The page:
Coastal Low Brings Snow and Rain to the Northeast as First Full Week of Spring Begins

Linda Lam
Published: March 24, 2020

A coastal low will impact the Northeast into early Tuesday, with snow across parts of the interior and rain for most locations near the coast.

The Weather Channel has named this system Winter Storm Quincy.

Snow was falling on Monday night from parts of upstate New York into New England. However, rain was the dominant precipitation type along the coast from extreme southern New England to New Jersey.

Some of the heaviest snow on Monday was reported in central New York, where 6.8 inches piled up in Syracuse, its second-snowiest day this winter season. Up to 6 inches of snow was also measured in parts of New York's Capital District, including the city of Schenectady.

Lake Desolation, in the southeast Adirondacks, picked up 8 inches of snow.


Current Radar

This system also brought a few inches of snow to northeastern Illinois Sunday night. Chicago's O'Hare Airport picked up 2.2 inches of snowfall.

The National Weather Service has posted winter storm warnings and winter weather advisories for parts of far northeastern Pennsylvania, central and upstate New York, Massachusetts, northwest Connecticut, Vermont, New Hampshire and Maine.

(MORE: 2 Years Since the Last 'High-Impact Snowstorm' Hit the Northeast Urban Corridor


Winter Weather Alerts

Below, we take a closer look at the messy start to the first full week of spring.

Snow, Rain Forecast

Monday Night's Forecast

Rain is expected toward the Northeast coast to the south of Boston, while snow or a mix of rain and snow will shift from eastern New York across northern and central New England.

Gusty winds are also possible, especially toward the New England coast.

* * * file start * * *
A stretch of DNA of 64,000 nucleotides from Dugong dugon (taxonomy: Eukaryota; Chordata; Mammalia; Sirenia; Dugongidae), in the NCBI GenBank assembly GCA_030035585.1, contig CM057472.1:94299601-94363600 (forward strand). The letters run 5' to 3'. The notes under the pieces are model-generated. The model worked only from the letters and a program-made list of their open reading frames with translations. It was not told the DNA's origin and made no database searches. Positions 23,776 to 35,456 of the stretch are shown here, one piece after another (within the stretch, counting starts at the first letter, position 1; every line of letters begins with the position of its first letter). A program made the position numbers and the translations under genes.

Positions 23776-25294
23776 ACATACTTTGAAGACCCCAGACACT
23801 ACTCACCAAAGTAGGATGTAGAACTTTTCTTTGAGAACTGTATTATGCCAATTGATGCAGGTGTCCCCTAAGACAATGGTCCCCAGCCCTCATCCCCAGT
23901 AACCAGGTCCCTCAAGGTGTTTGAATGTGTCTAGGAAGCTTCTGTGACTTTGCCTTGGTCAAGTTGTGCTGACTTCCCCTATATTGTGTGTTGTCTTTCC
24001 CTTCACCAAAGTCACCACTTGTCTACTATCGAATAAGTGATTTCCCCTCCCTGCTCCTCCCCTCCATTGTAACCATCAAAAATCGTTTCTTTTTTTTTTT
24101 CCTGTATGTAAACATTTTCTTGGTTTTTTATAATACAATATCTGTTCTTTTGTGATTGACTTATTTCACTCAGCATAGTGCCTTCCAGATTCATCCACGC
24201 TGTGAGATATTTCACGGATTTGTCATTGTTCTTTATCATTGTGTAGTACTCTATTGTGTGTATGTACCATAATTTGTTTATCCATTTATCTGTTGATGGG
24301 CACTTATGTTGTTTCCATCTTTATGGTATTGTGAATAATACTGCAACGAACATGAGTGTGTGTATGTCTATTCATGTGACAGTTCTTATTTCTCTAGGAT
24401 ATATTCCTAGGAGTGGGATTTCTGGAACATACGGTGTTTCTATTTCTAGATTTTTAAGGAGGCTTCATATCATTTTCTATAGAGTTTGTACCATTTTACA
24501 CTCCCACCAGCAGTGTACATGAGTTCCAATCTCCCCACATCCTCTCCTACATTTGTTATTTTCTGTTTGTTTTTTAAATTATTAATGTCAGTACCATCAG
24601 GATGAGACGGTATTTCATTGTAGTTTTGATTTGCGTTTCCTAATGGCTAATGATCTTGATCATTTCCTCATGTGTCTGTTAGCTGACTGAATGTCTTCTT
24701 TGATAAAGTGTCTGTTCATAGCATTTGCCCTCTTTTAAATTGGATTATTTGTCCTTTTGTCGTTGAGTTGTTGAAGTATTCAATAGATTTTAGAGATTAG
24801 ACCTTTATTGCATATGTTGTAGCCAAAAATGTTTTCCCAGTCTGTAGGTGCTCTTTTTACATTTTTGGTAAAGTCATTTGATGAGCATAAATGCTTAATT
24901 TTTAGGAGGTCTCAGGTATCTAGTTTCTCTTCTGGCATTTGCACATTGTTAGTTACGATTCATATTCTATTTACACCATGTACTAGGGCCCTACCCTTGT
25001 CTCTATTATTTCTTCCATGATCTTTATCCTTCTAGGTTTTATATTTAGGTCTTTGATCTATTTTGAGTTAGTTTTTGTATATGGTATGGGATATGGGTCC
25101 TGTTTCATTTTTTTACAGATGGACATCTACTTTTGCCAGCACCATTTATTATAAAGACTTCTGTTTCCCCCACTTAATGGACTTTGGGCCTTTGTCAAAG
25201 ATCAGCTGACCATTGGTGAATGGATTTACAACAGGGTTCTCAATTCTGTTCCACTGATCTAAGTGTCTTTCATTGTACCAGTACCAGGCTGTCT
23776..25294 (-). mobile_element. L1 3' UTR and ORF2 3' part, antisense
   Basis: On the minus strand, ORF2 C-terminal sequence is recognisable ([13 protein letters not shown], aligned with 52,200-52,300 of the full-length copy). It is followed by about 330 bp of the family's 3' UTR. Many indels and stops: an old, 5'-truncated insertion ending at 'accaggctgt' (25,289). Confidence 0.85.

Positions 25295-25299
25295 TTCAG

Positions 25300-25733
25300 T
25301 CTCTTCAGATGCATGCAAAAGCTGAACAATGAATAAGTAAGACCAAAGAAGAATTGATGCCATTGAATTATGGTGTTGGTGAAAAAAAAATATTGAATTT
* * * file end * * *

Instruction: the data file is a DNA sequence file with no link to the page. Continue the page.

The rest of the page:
Precipitation will likely come to an end by dawn Tuesday, with the exception of eastern Maine, which could have snow linger into Tuesday morning.


Monday Night's Forecast

Another round of rain and interior snow will move into the Northeast midweek as another coastal low develops and tracks near the region.

(MORE: Another Coastal Storm Heads for the Northeast

How Much Additional Snow and Rain?

The Interstate 95 corridor to the south of Boston will likely have little to no snow accumulation.

Higher elevations in the Northeast – including parts of the Catskills, Adirondacks, Berkshires, Green Mountains and White Mountains – will likely have the highest additional snowfall totals. Moderate to heavy snowfall may also extend into western and southern Maine. More than 6 inches of heavy, wet snow may accumulate in these areas.

Additional rainfall totals of up to an inch are expected toward the coast.


Additional Snow and Rain Forecast

A Lack of Northeast Snowfall This Winter

Snowfall was in short supply for most of the Northeast this winter, and it has been two years since the last high-impact snowstorm hit the Northeast urban corridor.

Low-pressure systems either moved too quickly out into the Atlantic without much strengthening near the East Coast, or they have tracked farther inland, bringing rain instead of snow.

As a result, less than an inch of snow has fallen in Washington, D.C., and Philadelphia. Boston has had about two feet less snow than average this season. This was also the second-warmest winter on record in Boston and the second-least-snowy winter on record in Philadelphia.

(MORE: The 5 Worst Winter U.S. Cities of 2019-20

However, Portland, Maine, has measured near-average snowfall this season, and Caribou, Maine, has picked up 117.7 inches of snow, 22 inches more than average to date.

Northeast Snowfall Deficits

The snowfall deficits will likely not be erased this season, since the current pattern is not conducive for heavy snowfall toward the Northeast coast. The Northeast typically has its last snowfall in March. It can still receive snow in April, but the Interstate 95 corridor from Boston to Philadelphia averages less than 2 inches in April.

The Weather Company’s primary journalistic mission is to report on breaking weather news, the environment and the importance of science to our lives. This story does not necessarily represent the position of our parent company, IBM.


The Weather Company’s primary journalistic mission is to report on breaking weather news, the environment and the importance of science to our lives. This story does not necessarily represent the position of our parent company, IBM.